Flurry of complaints from customers sees banks' PPI compensation bills soar

Banks are set to see their compensation bills for one of the country's biggest-ever mis-selling scandals soar after the Financial Ombudsman Service said customer complaints about payment protection insurance (PPI) had more than doubled to 11,000 new claims each week in the last three months of 2012.

The Ombudsman, which earlier this month had to hire 1,000 extra staff in order to cope with the deluge of calls about PPI, received 145,546 complaints about the products in just three months between October and December. That is more than the Government-backed service – which steps in when banks and their customers cannot reach an agreement – received in any 12-month period between 2000 and 2010.

Banks have already set aside some £11bn to compensate customers who were mis-sold PPI policies, which were initially designed to protect borrowers who lost jobs or became ill and couldn't keep up loan repayments. Now lenders are expected to have to set aside hundreds of millions of pounds more to repay customers when banking-reporting season kicks off next month.

The latest acceleration in claims to more than 11,000 a week during the last three months of last year, was itself a doubling on the 32,445 complaints which were made between April and June last year, totting up to around 2,500 a week.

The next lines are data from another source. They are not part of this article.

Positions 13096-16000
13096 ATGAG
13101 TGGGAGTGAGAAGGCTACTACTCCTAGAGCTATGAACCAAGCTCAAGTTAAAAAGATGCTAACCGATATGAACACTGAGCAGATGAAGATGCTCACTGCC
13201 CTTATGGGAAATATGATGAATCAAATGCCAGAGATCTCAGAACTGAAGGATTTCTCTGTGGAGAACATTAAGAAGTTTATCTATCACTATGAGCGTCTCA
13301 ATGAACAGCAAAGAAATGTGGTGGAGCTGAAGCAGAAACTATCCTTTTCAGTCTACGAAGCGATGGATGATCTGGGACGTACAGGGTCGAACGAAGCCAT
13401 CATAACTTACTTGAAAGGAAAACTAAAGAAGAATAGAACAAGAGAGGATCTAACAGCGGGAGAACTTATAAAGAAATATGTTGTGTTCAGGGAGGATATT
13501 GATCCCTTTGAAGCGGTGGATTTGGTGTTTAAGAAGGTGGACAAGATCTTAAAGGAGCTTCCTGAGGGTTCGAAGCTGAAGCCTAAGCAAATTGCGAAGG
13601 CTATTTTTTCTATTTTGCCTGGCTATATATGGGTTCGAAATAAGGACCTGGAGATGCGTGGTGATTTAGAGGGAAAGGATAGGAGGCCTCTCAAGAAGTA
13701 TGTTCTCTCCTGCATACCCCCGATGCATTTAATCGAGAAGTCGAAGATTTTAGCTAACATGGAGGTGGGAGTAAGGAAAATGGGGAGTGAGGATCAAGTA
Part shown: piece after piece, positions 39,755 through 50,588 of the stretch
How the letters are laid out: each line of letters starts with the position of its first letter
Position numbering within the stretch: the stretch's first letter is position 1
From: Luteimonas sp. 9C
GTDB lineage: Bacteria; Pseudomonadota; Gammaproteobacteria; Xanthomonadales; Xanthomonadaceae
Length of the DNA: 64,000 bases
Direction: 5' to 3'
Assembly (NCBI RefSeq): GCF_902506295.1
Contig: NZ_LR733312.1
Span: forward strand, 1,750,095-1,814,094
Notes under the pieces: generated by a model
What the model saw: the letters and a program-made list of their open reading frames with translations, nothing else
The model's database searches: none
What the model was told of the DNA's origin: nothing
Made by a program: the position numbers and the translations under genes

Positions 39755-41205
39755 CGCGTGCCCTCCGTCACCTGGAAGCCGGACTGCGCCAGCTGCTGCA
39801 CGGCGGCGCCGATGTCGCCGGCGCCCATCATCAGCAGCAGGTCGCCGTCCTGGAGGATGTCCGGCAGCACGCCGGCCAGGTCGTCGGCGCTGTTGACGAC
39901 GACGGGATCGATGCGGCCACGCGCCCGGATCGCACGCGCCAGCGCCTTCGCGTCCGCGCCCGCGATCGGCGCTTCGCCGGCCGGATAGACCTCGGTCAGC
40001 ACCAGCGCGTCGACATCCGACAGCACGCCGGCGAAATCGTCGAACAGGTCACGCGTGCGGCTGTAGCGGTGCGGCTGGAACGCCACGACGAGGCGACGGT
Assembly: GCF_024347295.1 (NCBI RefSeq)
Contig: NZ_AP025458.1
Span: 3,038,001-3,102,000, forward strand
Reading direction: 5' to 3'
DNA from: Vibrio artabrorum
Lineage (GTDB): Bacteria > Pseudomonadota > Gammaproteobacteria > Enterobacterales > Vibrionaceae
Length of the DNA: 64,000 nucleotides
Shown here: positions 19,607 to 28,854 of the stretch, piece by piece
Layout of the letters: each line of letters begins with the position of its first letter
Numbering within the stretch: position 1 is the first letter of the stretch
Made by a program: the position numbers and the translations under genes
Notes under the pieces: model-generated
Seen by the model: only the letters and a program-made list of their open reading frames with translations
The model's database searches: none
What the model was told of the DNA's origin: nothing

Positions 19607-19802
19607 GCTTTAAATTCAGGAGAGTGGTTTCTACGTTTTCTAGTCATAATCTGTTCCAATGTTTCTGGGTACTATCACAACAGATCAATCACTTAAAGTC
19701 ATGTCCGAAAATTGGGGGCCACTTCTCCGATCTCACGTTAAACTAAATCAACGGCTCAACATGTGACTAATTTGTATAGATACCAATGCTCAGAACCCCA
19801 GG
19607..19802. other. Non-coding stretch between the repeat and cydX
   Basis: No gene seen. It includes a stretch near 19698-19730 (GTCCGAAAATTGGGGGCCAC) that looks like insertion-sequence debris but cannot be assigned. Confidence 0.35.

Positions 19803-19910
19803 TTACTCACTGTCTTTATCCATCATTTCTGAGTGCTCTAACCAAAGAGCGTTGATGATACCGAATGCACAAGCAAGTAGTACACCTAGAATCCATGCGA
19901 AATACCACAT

Britain's biggest banks have had to pay out the most, with state-backed Lloyds announcing a fourth PPI provision of £1bn in November, taking the amount the bank has spent on the fallout to £5.3bn.

Bailed-out Royal Bank of Scotland added a further £400m to its provision, taking its total to £1.7 bn in total. In October, Barclays conceded it would need to pay out a further £700m on top of the £1bm it had set aside in 2011 and the £300m it paid in the first three months of 2012.

Analysts forecast banks' total pay-out on the PPI mis-selling scandal will eventually breach the £15bn mark.

Earlier this year, lenders started campaigning for the regulator, the Financial Services Authority (FSA), to impose a deadline on claims. The industry's lobby group, the British Bankers' Association, contacted the FSA to discuss a deal that would see banks pay for an advertising campaign telling people how to claim, in exchange for a time limit. The banks warn that the ongoing PPI claims and resultant costs are creating uncertainty for investors.

In total, the Ombudsman has received 604,550 PPI complaints between 2000 and 2012, and it is currently upholding 62 per cent of them in the customer's favour – down from 82 per cent in the year to March 2012.

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